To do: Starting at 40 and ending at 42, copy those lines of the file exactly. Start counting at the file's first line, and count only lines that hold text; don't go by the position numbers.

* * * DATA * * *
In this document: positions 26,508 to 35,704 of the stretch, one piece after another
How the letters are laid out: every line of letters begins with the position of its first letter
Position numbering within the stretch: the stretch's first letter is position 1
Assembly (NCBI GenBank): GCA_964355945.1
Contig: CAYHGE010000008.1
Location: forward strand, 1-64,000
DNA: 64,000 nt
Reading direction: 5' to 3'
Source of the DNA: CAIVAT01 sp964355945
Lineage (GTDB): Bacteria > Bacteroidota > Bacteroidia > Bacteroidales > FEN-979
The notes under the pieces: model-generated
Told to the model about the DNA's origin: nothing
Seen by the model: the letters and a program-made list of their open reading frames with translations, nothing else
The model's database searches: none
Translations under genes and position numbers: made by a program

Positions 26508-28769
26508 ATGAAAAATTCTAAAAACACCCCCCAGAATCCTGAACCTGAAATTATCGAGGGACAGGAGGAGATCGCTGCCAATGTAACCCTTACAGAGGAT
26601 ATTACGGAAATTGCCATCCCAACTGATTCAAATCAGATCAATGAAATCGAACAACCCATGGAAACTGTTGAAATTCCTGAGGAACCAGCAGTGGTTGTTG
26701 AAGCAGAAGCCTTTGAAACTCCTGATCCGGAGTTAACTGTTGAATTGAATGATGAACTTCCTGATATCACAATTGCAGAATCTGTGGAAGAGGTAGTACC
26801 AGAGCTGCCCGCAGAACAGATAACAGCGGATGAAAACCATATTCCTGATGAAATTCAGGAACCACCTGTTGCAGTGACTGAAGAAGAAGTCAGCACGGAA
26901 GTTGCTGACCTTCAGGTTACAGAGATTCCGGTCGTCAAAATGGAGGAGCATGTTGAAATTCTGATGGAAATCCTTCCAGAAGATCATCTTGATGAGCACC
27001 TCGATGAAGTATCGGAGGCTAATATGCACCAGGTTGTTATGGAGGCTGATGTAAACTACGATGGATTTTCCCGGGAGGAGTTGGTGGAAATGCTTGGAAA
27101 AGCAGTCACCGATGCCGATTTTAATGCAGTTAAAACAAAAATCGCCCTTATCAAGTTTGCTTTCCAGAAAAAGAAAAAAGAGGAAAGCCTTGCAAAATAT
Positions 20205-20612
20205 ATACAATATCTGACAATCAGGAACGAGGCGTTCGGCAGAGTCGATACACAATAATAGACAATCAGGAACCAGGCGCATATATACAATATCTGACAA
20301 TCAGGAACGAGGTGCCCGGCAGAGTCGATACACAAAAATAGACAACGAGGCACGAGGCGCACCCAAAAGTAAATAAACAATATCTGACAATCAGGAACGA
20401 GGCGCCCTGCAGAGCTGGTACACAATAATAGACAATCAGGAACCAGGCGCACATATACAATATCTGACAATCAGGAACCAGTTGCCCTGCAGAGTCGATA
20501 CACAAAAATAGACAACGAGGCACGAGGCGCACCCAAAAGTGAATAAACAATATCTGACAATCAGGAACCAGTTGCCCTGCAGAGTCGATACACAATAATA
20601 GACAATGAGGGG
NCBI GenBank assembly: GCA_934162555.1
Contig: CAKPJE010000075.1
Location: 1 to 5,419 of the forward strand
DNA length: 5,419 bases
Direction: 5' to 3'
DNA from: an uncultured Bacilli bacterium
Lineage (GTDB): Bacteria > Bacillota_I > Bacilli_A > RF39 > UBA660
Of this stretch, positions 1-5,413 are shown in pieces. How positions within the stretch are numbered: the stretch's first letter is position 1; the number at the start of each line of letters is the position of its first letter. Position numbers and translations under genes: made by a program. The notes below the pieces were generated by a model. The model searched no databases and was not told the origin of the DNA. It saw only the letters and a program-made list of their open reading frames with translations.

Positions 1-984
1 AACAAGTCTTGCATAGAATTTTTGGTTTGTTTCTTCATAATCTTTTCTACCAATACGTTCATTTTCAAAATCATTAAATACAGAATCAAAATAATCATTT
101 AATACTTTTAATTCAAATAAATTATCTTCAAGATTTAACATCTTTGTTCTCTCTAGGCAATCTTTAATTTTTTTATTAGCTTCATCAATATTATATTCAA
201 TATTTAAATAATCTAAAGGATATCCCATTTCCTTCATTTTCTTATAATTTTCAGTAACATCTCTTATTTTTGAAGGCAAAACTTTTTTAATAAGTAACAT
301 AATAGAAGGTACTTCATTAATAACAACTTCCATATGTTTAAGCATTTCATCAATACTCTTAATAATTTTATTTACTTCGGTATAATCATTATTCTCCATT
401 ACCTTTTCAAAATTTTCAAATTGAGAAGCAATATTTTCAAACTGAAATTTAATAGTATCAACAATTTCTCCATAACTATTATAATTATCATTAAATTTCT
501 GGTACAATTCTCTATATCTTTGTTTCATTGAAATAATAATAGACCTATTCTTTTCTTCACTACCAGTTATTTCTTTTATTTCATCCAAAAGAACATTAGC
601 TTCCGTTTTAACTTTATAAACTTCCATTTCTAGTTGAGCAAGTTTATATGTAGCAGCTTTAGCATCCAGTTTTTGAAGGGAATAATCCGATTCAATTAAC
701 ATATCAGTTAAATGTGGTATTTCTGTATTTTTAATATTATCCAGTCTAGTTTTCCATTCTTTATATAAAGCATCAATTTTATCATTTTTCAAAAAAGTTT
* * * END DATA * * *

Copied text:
101 AATACTTTTAATTCAAATAAATTATCTTCAAGATTTAACATCTTTGTTCTCTCTAGGCAATCTTTAATTTTTTTATTAGCTTCATCAATATTATATTCAA
201 TATTTAAATAATCTAAAGGATATCCCATTTCCTTCATTTTCTTATAATTTTCAGTAACATCTCTTATTTTTGAAGGCAAAACTTTTTTAATAAGTAACAT
301 AATAGAAGGTACTTCATTAATAACAACTTCCATATGTTTAAGCATTTCATCAATACTCTTAATAATTTTATTTACTTCGGTATAATCATTATTCTCCATT